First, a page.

Cyborg said through her web site that she does not use performance-enhancing drugs and that the only thing she did wrong was fail to properly inspect the ingredients in the supplement she took, which she did not identify by name.
"While I was preparing myself for my last fight I was having a difficult time cutting weight and used a dietary supplement that I was assured was safe and not prohibited from use in sports competition," Cyborg said. "It was never my intention to obtain an unfair advantage over Hiroko, mislead StrikeForce, the Commission or my fans. I train harder than any fighter in MMA and do not need drugs to win in the cage, and I have proven this time and time again! My only mistake is not verifying the diet aid with my doctor beforehand, and understanding that it was not approved for use in the ring. Unfortunately in the end I suffer the consequences and must accept the responsibility for my actions."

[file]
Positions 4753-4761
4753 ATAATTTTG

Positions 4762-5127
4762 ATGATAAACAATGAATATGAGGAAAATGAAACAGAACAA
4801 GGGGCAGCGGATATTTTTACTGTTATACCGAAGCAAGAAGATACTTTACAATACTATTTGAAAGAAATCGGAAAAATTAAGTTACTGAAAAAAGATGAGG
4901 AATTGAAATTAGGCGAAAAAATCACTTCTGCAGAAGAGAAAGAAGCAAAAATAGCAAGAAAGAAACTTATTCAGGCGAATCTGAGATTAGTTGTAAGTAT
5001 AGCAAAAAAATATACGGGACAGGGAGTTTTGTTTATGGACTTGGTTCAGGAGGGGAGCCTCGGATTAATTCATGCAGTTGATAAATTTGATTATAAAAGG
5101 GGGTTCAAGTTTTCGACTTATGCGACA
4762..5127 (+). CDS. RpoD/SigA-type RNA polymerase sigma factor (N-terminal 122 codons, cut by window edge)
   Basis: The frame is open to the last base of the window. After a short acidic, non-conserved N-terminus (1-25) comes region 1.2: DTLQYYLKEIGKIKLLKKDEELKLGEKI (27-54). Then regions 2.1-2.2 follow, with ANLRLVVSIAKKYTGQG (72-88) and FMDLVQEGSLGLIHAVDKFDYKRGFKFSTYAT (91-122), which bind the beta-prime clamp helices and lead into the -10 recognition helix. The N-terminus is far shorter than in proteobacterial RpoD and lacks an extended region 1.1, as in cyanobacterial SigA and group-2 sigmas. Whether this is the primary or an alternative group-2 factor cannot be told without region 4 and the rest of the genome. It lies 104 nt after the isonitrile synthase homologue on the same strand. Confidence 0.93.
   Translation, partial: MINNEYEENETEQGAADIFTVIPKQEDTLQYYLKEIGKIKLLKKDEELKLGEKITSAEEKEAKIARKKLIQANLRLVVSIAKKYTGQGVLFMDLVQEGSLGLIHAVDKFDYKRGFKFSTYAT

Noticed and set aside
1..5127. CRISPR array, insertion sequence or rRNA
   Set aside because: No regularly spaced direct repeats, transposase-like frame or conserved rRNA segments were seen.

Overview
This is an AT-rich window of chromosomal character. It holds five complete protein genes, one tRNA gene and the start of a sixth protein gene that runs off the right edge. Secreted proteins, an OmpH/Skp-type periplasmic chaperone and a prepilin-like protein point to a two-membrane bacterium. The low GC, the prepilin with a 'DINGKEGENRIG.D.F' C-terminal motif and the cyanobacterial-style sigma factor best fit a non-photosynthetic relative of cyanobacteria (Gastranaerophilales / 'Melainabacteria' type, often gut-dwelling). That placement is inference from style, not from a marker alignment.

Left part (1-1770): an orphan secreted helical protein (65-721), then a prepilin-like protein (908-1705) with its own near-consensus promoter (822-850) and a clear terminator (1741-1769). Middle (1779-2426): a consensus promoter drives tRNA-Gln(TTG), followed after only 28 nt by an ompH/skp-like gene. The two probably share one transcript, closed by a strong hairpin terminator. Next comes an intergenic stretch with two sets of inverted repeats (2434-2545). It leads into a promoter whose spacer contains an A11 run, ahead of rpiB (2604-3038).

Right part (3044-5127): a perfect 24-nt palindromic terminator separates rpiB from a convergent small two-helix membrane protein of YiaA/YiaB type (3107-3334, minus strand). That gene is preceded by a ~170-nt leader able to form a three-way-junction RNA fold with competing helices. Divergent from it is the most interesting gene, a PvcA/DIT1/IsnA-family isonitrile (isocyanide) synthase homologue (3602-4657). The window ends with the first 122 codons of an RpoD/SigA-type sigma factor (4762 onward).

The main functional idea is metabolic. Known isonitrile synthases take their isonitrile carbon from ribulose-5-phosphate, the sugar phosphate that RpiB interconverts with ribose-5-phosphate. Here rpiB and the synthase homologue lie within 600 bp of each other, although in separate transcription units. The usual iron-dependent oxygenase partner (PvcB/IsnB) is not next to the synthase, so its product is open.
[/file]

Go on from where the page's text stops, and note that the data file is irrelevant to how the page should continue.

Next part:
Cyborg is far from the first athlete to blame a positive drug test on a supplement, and she surely won't be the last. It's probably the most common reason given for positive tests.
But the bottom line is that athletes have to know what they're taking or suffer the consequences, and Cyborg said she knows that.
"I would like to sincerely apologize to StrikeForce, the Zuffa organization, Hiroko Yamanaka and my fans for my failed drug test," she said. "I am ultimately responsible for everything I put in my body, and at the end of the day, there is no excuse for having a prohibited substance in my system."